“If (Fannie Mae and Freddie Mac) de-authorized a sizeable percentage of Florida’s insurers based on the dubious ratings of one company, it would create financial chaos for millions of Floridians,” Patronis wrote.

At the time, Altmaier said “approximately 17” property insurers could be affected — a number that has been repeatedly used. But Petrelli disputes that Demotech threatened to downgrade 17 companies.

In an email to The News Service of Florida, Petrelli said the number of carriers being evaluated in July was “fluid.”

“In July, 2022, we utilized the same process that we had in place in FL every quarter since 1996,” he wrote. “This was the only time in 26 years that anything like this has occurred.”

The ratings issue comes amid upheaval in the state’s property-insurance market, with carriers dumping policies and seeking large rate increases because of financial losses. Five carriers have been deemed insolvent since February.

During Friday’s meeting, Sen. Linda Stewart, D-Orlando, supported the proposal to look for ratings options and pointed to the problems in the market.

‘I feel like the insurance market is like a mountain tumbling,” Stewart said. “Everything is happening, it seems like, all at one time, and this is one of those things that we need to address.”

4 Comments

  1. dolphincritic

    This is a real problem. Homeowners must have insurance to obtain and keep a loan. They are being robbed by insurance companies. The state needs to fix this. There is only limited competition for this business in our state. These ratings form a cloak for insurance collusion!
    The state needs to create their own rating system and only allow insurance companies to sell other forms of insurance when they sell homeowners insurance. A reinsurance contribution pool should be established for those companies that only sell 1 kind of insurance.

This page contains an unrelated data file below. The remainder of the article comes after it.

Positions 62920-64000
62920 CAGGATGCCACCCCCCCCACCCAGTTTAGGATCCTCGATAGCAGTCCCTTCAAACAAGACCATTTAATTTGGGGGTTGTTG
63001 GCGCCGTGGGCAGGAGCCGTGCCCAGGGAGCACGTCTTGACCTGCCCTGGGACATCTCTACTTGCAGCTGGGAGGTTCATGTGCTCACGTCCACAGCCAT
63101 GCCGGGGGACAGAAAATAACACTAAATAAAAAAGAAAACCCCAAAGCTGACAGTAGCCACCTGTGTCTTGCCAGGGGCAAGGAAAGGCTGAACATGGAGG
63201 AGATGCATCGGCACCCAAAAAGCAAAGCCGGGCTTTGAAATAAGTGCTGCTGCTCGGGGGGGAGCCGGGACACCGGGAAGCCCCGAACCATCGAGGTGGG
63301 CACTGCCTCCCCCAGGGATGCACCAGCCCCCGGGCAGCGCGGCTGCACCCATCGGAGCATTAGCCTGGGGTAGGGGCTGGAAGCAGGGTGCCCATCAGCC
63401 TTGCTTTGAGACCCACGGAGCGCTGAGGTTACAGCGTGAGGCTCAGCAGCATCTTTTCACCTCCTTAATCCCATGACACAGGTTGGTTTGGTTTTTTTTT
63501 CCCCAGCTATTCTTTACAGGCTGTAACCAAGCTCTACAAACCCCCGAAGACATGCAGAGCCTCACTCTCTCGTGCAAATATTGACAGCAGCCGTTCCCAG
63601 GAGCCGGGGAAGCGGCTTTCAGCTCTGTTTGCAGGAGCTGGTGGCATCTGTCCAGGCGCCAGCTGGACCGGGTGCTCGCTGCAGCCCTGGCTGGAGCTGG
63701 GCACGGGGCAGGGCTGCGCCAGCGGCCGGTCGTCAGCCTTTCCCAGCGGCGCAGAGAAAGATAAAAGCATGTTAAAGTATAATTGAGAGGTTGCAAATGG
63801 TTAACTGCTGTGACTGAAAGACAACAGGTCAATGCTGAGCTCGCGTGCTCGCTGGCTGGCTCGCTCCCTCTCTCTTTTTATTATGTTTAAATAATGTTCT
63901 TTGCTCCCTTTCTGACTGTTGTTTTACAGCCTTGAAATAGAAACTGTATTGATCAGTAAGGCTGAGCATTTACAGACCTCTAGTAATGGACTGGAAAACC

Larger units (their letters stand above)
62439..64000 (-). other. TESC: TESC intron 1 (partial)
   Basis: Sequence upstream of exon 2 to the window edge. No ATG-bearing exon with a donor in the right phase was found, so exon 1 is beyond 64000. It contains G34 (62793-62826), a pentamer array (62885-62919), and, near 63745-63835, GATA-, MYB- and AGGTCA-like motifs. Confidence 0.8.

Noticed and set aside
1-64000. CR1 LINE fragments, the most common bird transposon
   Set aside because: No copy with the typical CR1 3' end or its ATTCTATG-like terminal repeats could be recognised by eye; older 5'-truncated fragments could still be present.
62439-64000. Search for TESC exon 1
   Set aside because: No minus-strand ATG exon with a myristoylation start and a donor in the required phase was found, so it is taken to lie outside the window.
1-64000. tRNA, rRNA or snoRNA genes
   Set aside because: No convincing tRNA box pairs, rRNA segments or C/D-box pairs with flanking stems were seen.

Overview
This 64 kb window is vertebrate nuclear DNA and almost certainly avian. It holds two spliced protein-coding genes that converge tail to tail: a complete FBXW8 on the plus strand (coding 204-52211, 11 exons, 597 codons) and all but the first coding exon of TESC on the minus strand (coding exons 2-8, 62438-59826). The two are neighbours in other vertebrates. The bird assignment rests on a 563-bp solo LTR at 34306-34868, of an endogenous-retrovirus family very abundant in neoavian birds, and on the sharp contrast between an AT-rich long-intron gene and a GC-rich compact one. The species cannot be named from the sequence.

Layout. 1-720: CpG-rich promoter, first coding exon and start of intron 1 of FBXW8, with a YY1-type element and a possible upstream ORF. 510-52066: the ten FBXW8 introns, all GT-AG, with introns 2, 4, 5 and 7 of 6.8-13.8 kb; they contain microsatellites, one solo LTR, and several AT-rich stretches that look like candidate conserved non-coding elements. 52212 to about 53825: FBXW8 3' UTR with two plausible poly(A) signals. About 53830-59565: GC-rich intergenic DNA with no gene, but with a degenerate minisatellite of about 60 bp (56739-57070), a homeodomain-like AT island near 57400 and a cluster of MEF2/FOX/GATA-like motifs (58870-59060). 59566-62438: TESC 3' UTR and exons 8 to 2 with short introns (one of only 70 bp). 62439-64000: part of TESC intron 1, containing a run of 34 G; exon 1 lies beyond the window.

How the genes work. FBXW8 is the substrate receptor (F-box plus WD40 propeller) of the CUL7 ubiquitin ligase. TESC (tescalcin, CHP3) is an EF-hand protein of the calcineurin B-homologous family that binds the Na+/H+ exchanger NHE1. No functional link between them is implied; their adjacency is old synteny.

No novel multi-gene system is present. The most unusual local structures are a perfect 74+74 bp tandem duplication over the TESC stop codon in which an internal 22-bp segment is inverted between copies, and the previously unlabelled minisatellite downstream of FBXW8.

Reply
  2. Anonymous

    Being robbed by the “colluding” insurance companies that are going out of business, but just in Florida? Really?

    Reply
  3. Insureless

    Sure, insurance companies are “colluding” to be insolvent as a result of major catastrophes in FL. The higher risk of loss/increased frequency of catastrophic events requires there to be a much higher premium for insurance. Private reinsurance companies do not have the desire to reinsure in an insurance company with high concentration of policies such as Florida or other high risk areas, e.g. TX, LA, CA, etc. Just because the data doesn’t support the narrative you want to be true, the state writing their own rating system will not change the risk appetite of insurers to take on excessive losses.

    Reply
  4. Historian

    If there’s anything 2008 should have taught anyone, its that just because a rating agency classifies something as a-rated, the lipstick on the pig eventually wears off and the ramifications can be catastrophic. Creating a rating agency for the sole purpose of giving the carriers good grades won’t help when the wind blows and those carriers don’t have enough reinsurance to back the claims.

    Reply